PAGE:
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  • Van Trang Nguyen Ngoc


“Jeez, look at the acne on this girl’s face!”, “Her legs look clunky!” “Why are you, as a man, short?”,... These are some comments that we often see in conversations nowadays. Such comments can be so phonetically simple but have a deep emotional impact on the receiving end of them. Degrading comments like these can hurt someone else’s self-esteem and isolate themselves from the world.

Body shaming others has been recently met with heavy online and offline criticism. There are even many efforts to combat body shaming by promoting its counterpart body positivity and raising awareness on the consequences. However, have you ever wondered if you are silently body shaming yourself? Let’s find out in today’s article!


1. Comparing yourself to models on the internet

Social media is prevalent in our modern lives. On these platforms, we can freely express our opinions, update on our daily lives and especially capture and share our beautiful moments. Pictures of highly attractive women are thus unavoidable. Looking at pictures of influencers we cannot help but compare our lives and appearances to them. When I conducted a small classroom survey of 31 people, 86% of responders admitted to feeling a bit envious and upset when viewing pictures of outwardly successful people on social media. That is not a small percentage.


Social media, to an extent, does not show everything. People tend to only share their best moments, sometimes even involving photoshop. This isn’t necessarily always a bad thing, because people generally want to be perceived well by others. To alleviate habits of comparing yourself to others, we must change our very own perceptions of ourselves. You can choose to view those images as sources of inspiration to take better care of your skin, learn makeup and exercise, so long as you don’t take it to the extreme and only compare with your past selves.


2. Always finding a way to cover up your appearance negatively

Yep, I meant negatively. Finding a style that suits your appearance and enhances your best features is highly encouraged. The negativity starts where we spend a lot of effort covering up our “flaws” without thinking of the consequences. For example, your face starts developing acne but you’re hyper focused on them and use whatever cosmetics to cover them up. This may make the pores responsible for the acne get clotted and produce a lot more. Acne is a natural biological process among human beings, especially during puberty. Acne is an indicator of us growing up to be adults, what’s there to be embarrassed of? If we had a different way of seeing them, we would feel more comfortable and confident.

In another situation, you would look really great in a dress but because you’re insecure about the size of your legs, so you always wear open trousers and long sleeved tops. Our insecurities hinders clothing options that can help us express ourselves. Is it really worth it?

3. Hiding away when someone looks in your direction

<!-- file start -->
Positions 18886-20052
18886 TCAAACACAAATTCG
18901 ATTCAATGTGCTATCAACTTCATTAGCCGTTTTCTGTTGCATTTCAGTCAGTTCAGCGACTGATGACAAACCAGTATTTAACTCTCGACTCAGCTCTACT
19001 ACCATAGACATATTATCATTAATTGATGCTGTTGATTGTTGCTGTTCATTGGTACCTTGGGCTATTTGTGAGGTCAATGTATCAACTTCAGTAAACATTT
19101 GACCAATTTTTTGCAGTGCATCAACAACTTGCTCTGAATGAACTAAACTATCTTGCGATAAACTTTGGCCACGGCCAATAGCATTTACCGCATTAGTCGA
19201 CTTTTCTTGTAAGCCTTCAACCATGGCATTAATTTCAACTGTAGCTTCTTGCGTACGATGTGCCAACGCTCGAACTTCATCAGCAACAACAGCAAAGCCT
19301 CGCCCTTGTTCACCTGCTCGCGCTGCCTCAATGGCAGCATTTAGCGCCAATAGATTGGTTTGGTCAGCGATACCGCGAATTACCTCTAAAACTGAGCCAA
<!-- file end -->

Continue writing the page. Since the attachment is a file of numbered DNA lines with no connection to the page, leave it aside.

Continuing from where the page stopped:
Every time someone looks in your direction, do you have a habit of turning away or even moving elsewhere? If you have these reflexes, you may be experiencing self body shaming and are not confident in yourself.

Not only instinctively hiding but you feel restless and anxious about your features. Rushing through your mind are thoughts “Is this skirt I’m wearing too short?” or “Is everyone focusing on my nose?” Actually, sometimes people don’t even see you but they’re spacing out in your direction.


The way to increase self-confidence is to imagine yourself as a villager from Vu Dai village: "It probably excludes me" and keep doing what you need to do. In the end, even the prettiest person will still have shortcomings, so let's temporarily put aside negative thoughts that may not even be true so that we can always be in a good mood!

4. Always saying/thinking negative things about your own appearance

In conversations with others, even if the other person hasn’t said anything you still think there is something wrong with your appearance. Even when someone compliments you, you perceive it as mere politeness or even sarcasm. This doesn’t stop your stream of insecurities.


Everyone has their own perception of beauty. Perhaps where you find flaws other people will perceive as endearing features. No one looks the same, and everyone has their unique strengths and beauty. How boring would this world be if we all looked like mass-produced Barbie dolls? Moreover, being negative about your appearance constantly can also affect the listener and drive them away. ‘Self confidence is the best makeup that makes you look more beautiful than you actually are’ -Thanuja K.

Appearance is something that can make an impression with people you just met, but character and soul are what maintains emotional connections. Instead of picking on your appearance, we should work to develop ourselves in many areas and become the best versions of ourselves! ‘A quality dye is no match for quality wood’. Outward appearances can change with time but the mind is eternal!

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